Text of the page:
SAN FRANCISCO--Graduate student labor organizers at University of California (UC) campuses, still fired up from their brief labor strike in December, say a recent state board ruling leaves university administrators only two choices: recognize the grad student labor union or disobey the law. The administration argues that it still has other legal options and does not plan to give up the fight.

Grad students at 18 other universities already have labor unions. But the outcome at the 160,000-student UC system may have a big impact on similar battles being fought at several other universities across the country.

Last week, the California's Public Employment Relations Board (PERB), which interprets state collective bargaining laws, gave its last word on the UC dispute, affirming that grad student workers at UCLA can legally form a union. A PERB judge originally made the ruling in 1996; the board then voted down a university appeal last December and last week denied UC's motion to ask for a higher court review.

In light of the latest decision, grad student organizers say they may not need to resume the 6-day labor strike they held during last term's final exams. At the request of state legislators, the students recessed their strike for 45 days and met several times with university officials. And although halting the strike saved the academic term by allowing grad student workers to give final exams and grade papers, the negotiations made were mostly fruitless.

The new ruling also means that, in March, 1400 UCLA grad students will vote, in a PERB-approved election, whether or not to approve the Student Association of Graduate Employees (SAGE) as their union. SAGE representatives say they held their own election last year and that they'll easily win the required two-thirds majority approval.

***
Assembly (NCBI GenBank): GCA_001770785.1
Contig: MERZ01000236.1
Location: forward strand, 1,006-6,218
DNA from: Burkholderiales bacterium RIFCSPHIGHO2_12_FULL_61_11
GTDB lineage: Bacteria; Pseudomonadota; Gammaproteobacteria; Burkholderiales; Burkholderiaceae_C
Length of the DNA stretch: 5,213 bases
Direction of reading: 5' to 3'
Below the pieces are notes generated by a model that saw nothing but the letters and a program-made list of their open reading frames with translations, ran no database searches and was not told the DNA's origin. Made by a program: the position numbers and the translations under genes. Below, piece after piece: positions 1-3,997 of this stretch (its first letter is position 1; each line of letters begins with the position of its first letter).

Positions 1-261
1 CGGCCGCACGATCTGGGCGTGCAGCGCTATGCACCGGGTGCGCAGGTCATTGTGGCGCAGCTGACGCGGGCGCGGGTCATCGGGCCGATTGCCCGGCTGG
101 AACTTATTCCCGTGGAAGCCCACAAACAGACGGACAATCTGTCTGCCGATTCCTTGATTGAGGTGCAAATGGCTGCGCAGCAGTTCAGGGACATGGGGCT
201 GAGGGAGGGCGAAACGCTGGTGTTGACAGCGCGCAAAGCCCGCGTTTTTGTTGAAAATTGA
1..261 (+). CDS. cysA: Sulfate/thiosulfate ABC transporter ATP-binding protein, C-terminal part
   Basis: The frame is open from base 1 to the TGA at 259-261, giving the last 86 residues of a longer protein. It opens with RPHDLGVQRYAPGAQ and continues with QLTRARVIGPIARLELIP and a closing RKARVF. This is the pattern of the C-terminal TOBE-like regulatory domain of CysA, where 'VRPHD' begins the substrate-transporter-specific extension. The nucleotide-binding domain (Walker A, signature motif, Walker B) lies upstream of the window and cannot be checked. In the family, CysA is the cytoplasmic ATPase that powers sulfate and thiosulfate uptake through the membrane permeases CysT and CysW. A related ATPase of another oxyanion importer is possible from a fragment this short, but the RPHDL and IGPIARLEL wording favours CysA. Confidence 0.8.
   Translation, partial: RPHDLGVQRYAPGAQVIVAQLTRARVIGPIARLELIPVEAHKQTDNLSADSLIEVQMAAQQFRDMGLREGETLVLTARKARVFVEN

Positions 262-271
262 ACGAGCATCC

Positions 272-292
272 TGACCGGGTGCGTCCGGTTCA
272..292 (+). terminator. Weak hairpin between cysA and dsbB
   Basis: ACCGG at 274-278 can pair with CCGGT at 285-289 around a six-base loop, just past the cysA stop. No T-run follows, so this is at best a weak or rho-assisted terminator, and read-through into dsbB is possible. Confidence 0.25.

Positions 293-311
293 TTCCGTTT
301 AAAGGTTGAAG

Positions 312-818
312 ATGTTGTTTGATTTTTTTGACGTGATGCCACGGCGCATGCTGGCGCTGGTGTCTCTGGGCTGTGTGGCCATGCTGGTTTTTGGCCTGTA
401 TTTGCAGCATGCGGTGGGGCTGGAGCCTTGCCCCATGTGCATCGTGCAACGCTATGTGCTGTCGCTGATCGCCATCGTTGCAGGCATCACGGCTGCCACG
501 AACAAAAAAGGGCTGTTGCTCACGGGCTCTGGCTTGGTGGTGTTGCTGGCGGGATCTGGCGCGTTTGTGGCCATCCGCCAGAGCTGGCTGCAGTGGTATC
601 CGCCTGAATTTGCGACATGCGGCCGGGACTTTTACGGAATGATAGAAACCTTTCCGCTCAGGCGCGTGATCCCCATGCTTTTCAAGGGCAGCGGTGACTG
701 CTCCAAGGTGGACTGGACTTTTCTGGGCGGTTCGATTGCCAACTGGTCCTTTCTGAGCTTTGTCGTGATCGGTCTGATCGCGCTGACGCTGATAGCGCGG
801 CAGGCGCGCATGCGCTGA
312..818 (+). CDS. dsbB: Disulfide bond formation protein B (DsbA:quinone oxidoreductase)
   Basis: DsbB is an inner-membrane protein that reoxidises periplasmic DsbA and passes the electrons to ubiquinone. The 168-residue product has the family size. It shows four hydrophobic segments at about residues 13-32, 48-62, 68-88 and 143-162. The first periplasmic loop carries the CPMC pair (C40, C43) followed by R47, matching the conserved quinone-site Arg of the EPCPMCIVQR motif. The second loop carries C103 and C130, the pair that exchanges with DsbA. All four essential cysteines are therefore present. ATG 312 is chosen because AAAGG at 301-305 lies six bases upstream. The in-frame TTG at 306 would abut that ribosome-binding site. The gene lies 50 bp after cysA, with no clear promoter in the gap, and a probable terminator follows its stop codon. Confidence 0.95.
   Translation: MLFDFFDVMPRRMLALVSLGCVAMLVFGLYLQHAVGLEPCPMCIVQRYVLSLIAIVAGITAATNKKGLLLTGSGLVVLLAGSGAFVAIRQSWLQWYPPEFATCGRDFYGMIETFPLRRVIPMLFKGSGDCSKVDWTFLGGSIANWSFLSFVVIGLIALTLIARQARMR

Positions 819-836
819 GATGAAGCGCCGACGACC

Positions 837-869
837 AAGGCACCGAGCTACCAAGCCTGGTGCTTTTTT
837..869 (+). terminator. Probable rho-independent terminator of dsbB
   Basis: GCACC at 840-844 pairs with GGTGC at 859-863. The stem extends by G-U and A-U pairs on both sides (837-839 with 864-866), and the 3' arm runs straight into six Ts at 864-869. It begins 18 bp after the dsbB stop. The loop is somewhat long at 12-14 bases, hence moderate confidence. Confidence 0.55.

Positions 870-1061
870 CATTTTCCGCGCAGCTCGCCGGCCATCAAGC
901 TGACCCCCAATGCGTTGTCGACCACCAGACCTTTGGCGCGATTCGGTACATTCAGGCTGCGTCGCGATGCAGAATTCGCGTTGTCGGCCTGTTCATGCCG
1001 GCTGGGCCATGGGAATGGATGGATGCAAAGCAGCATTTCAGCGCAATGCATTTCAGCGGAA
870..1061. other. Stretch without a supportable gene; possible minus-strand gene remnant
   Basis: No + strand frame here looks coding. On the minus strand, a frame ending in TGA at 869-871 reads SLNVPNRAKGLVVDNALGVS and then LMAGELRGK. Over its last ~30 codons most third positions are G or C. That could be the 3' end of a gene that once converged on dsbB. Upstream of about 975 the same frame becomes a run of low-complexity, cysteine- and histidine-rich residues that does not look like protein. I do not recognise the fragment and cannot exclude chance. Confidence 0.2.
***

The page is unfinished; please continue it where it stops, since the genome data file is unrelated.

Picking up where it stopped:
After the elections, union organizers hope the administration will finally recognize SAGE as a collective bargaining agent. "Their only other option is to break the law. And I hope that's not how my tax dollars are going to be spent," says Mike Miller, spokesperson for SAGE/UAW. (All eight UC graduate student unions are affiliated with the United Auto Workers Union.)

At other UC campuses, organizers are hopeful that PERB will use UCLA's case as a precedent and schedule official elections for their unions. "Basically the jobs are the same at every campus," says Scott Prudham, spokesperson for the Association of Graduate Student Employees (AGSE)/UAW at UC Berkeley. Miller predicts that elections will be held at all eight campuses by the end of the academic year.

But the administration says the battle is not over yet. "We believe there are still options for judicial review," says Brad Hayward, spokesperson for UC's Office of the President in Oakland. Hayward would not discuss what these options were, but said university lawyers are talking with officials about the possibilities.

The university is resisting because, according to UC President Richard Atkinson's 5 February open letter to the university, teaching assistants (TAs) "are not employees as defined by [law]." (The university says it will grant collective bargaining to readers and tutors.) A 1992 California Appeals Court ruling supports the university's position that "collective bargaining for [TAs] would interfere with the goals of graduate education," Atkinson says.

TA work is part of a students education, Atkinson says. Collective bargaining "could interfere with the educational objectives of TA appointments, [and] disrupt the collegial relationships" between faculty and students, says Atkinson in another letter. UCLA Chancellor Albert Carnesale echoed these views in an editorial published Tuesday in the Daily Bruin campus newspaper. While TA policies now vary from one department to another, he said, "collective bargaining would produce rigid rules, universally applied."

The student organizers counter that collective bargaining would actually help student-faculty relationships by shifting any conflicts away from individual students and faculty and onto the bargaining table. The contentious relationships are "already there, or [students] wouldn't have chosen to unionize," says Ricardo Ochoa, president of AGSE/UAW at UC Berkeley. The organizers say collective bargaining would let them address issues such as a high student-to-TA ratio in many sections, as well as improvements in salary and health care benefits.

Organizers say that if the university still refuses to recognize the legally elected union, they will resume their strike.